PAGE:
The symptoms started on the very first night at the hospital, where I was admitted on the 22nd of March. I had massive stomach pains that had resulted in me not being able to sleep the whole night. This, along with the shortness of breath. You know how when you pay attention to your breathing and it starts feeling more and more abnormal every time you inhale? It was like that but for several days. My chest forbade me from taking deep breaths. My body was in control of itself and I no longer was. Getting out of bed had to be done with effort, eating had to be done by force and insomnia prevailed. A night I remember distinctly is when after reading about lack of smell being a COVID-19 symptom I tried to smell a bar of soap. Surprise surprise: I couldn’t. As per the symptoms go I also faced minor dry cough, while I did not have a fever at any given time. Nonetheless, it is important to note that my case was mild. My heart goes out to those who have had to experience this virus, many who have had it much worse than me.
Throughout all of this, the media played a big role in my circumstances. I knew I would have to bear the consequences of everyone coming to know that “a 19-year-old girl, a student who had travelled from France via Doha on the 17th of March” had tested positive. Kathmandu is a small city, thereupon to those who knew me, these details automatically struck my name. Although the media kept my name anonymous -and I’m not exaggerating when I say this- almost every outlet I knew had quickly written an article about me with the above-mentioned details and many more. Some that were true, but many false. Lam had become my female roommate in Paris. I had apparently met with many relatives before I got tested. My parents were made into doctors. A particularly striking article was the following, where the editor in chief of the New York Times partner newspaper in Nepal, the Republica, had labelled me a ‘super-spreader’ out of speculation. They didn’t know my story, they didn’t have any evidence of me spreading the virus. But to many people, that was who I had become- a super-spreader.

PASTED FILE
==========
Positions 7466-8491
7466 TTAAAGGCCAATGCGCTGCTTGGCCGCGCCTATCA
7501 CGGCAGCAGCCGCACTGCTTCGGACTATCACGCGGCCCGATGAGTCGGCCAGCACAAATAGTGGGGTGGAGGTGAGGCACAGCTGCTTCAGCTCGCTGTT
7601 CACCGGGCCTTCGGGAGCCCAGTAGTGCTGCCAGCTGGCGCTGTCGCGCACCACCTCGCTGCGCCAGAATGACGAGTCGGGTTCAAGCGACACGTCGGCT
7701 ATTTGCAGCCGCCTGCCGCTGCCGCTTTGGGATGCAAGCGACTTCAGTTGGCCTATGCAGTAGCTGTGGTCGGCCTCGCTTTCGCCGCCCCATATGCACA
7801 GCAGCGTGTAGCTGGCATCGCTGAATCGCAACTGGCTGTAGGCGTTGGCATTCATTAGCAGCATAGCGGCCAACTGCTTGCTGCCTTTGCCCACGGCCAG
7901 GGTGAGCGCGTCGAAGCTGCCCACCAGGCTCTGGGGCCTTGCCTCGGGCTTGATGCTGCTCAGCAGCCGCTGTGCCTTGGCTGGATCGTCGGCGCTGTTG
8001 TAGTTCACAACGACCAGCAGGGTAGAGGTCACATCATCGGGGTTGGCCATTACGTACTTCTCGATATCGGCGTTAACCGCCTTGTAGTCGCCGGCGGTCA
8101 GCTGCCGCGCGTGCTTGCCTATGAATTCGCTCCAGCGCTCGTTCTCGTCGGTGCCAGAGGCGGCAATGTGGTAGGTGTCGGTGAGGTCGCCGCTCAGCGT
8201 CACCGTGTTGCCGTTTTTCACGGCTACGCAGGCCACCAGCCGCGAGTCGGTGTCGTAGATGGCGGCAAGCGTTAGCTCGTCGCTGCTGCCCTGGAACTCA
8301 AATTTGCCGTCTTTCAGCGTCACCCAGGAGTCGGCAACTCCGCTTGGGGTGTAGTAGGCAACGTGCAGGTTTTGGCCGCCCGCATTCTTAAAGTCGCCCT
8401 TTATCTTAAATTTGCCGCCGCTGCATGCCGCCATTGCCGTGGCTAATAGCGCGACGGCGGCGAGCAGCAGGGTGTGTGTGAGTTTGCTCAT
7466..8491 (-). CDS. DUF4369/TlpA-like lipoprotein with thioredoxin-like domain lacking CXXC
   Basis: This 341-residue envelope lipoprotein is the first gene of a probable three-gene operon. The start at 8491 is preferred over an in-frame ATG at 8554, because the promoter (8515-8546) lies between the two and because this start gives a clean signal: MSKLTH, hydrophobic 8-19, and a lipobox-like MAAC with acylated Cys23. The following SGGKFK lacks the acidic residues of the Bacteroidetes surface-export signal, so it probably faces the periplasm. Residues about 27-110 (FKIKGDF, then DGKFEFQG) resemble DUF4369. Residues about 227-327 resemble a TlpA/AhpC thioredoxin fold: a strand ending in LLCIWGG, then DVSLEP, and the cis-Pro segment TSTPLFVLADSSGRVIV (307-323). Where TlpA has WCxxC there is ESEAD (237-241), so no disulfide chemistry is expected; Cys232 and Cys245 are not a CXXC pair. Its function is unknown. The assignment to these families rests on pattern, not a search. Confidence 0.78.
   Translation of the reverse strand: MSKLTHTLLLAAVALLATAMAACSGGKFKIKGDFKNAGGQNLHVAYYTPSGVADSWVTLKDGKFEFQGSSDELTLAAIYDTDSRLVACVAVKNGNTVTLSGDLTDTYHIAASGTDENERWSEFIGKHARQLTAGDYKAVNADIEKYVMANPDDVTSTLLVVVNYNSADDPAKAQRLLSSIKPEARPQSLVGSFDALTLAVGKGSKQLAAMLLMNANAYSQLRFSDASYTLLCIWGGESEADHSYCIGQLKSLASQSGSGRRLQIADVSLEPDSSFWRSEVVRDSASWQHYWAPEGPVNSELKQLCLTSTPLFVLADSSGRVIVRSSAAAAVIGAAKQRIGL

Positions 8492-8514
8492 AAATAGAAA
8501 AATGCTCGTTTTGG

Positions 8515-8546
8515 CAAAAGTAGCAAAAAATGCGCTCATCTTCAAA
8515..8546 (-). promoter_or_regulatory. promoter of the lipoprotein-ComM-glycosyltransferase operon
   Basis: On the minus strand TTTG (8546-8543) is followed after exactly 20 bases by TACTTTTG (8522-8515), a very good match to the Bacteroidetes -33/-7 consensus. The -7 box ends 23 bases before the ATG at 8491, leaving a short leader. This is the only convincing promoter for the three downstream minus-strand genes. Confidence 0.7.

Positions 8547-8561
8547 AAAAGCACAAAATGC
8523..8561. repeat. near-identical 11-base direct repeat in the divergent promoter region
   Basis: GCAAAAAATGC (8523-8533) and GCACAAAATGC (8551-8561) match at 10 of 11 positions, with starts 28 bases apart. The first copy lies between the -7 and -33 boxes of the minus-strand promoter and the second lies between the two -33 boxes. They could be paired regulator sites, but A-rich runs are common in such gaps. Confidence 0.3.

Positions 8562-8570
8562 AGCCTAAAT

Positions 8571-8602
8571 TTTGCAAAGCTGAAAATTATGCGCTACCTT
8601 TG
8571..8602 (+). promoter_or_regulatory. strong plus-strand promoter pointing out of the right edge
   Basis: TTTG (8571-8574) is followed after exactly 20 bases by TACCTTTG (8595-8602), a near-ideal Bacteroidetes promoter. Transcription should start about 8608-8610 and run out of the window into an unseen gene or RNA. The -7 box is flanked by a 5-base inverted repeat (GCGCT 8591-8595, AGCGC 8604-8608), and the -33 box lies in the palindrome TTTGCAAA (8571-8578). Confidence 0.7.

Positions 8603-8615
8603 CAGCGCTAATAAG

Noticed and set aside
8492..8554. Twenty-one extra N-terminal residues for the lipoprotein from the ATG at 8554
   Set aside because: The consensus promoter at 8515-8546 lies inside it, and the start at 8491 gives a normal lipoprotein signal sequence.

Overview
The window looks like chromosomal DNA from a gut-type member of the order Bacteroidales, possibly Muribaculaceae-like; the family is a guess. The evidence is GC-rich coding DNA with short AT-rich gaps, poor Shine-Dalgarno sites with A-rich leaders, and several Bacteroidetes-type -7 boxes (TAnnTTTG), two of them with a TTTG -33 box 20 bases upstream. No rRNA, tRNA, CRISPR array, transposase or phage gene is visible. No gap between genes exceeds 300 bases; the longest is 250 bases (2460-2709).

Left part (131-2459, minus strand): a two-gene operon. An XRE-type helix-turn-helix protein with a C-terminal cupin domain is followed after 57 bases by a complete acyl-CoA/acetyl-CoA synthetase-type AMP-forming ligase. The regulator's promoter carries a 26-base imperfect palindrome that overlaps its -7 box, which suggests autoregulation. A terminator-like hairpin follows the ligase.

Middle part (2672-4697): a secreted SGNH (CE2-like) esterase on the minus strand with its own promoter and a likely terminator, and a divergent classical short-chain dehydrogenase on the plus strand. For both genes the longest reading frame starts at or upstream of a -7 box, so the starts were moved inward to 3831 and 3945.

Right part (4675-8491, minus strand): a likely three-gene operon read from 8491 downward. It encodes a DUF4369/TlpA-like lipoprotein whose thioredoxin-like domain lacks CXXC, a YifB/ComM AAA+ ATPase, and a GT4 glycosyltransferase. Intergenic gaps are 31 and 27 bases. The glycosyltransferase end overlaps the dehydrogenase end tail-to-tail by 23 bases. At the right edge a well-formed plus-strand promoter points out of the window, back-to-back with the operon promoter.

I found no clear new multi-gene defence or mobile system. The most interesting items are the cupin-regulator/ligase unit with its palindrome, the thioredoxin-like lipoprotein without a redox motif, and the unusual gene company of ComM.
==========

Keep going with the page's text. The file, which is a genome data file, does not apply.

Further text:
The 23rd of March was something else. Somehow, somewhere, someone else had decided the narrative to my story. They had changed up my facts to fit theirs. I became subject and subjected to the stigmatization that surrounded coronavirus in my country. Social media was exploding. People were blaming me, people hated me, and many even went as far as to give me death threats, suggesting that they rather have me shot dead than alive. The negative comments got to a point where my doctors would often call requesting me not to check the news. I had proof of my self-quarantine and I had proof of how careful I had been, yet I did not have a voice. My anonymity was necessary to assure my physical safety. Even amongst my own social media circles, I saw many who posted about my case (not knowing the patient was me), oftentimes with negative connotations. Stories with facepalms and sighs. Nevertheless, I understand that they may have been misinformed and did not have the intention to hurt the patient, to hurt me.